Killer Whale harvested in Pond Inlet

 By Felix Charron-Leclerc

 Local Journalism Initiative Reporter

An orca whale, better known as the killer whale, was harvested in Pond Inlet on Oct. 10. The hunt recieved a lot of attention on social media and although Inuit are used to hunting whales, not all communities target orcas.

“I thought these wern’t supposed to be hunted?” comments Beverly Kingmiaqtuq.

The species is considered as one of the smartest whales in the sea and is both respected and feared by hunters.

“Future boaters in the area must be careful now. They remember people and heartbreaks that they feel. They will attack next time, flipping boats,” commented Alayna Beaulieu on the trend.

Plenty of other Facebook users were also worried future hunters would get attacked by the killer whales.

One hunter from Pangnirtung, Leo Francois Maktar, had a different

opinion:

“In the past Pangnirtung hunters harvested more than one killer whales, there hasn’t been boat flipping in the next years.”

Some Northern hunters consider the animal as a nuisance, as the species is a predator to a lot of animals they hunt. Catherina Qirngnuq posted as such:

“Quit trying to scare the hunters! The orcas are killing our bowhead whales and narwhals up here and our ringed seals which we eat daily.”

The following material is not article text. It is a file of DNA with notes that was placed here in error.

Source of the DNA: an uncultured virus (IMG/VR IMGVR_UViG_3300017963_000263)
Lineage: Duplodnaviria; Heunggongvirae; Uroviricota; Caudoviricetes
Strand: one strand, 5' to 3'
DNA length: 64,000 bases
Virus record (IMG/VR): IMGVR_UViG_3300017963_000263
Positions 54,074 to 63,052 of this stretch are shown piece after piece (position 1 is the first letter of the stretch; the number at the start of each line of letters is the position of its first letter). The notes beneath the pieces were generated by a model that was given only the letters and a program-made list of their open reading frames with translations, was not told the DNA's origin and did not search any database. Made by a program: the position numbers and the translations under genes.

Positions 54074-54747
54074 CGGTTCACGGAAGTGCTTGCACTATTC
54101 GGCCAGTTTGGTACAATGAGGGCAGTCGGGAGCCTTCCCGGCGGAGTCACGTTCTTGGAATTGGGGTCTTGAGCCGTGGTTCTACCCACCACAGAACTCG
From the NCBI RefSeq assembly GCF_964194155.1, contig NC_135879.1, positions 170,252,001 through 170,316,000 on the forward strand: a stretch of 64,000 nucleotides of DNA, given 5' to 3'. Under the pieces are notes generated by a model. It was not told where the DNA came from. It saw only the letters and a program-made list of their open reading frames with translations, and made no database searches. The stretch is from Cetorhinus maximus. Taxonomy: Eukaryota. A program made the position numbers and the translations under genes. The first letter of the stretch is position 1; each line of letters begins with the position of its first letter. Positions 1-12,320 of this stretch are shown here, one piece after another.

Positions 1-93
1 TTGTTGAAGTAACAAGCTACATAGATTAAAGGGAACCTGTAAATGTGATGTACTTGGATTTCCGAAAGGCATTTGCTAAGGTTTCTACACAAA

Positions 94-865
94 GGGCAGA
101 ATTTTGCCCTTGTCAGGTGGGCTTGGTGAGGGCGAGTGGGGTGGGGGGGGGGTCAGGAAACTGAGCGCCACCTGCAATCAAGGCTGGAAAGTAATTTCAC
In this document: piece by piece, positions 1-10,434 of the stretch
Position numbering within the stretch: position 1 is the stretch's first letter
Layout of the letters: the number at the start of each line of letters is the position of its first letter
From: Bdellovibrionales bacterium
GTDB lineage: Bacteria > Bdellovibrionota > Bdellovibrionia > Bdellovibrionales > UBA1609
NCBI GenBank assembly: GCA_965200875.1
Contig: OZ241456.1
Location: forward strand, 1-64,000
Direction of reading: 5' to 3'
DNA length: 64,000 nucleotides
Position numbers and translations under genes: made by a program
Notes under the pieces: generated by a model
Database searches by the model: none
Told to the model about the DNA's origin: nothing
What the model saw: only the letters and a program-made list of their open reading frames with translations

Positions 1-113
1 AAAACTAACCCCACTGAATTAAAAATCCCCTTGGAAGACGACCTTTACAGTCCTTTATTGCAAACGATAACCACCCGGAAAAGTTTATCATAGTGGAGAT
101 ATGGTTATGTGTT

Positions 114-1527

The killer whales are known to hunt even when they are not hungry, which can seriously lower populations of other species of whales in certain areas.

“Killer whales kill for fun, when they are full,” said Maktar.

“Every year hunters find dead narwhals that killer whales killed.”

Locals who tasted the animals explain the taste is similar to other whales they hunt.

“It tastes kind of like narwhal maktaaq but the blubber is tougher,” described Sam Inootik.

But amid all of the excitement about the harvest, there came a warning from the Department of Health on Oct. 12. Tests performed on the animal found it contained trichinella. In a press release, the department warned that anyone who ate uncooked meat from the whale may have become infected with trichinosis.

The release stated that freezing or fermenting meat won’t get rid of trichinella, it must be cooked in order to kill the bacteria.

The symptoms of trichinosis include stomach pain, muscle pain, diarrhea, swollen eyelids, sweating or weakness. If you’ve experienced any of this after eating the meat, the department is urging you to talk to a health care provider.

 Felix Charron-Leclerc is a  Local Journalism Initiative Reporter with the NUNAVUT NEWS. The LJI program is federally funded. Turtle Island News does not receive LJI funding.

 

 

 

 

 

 

 

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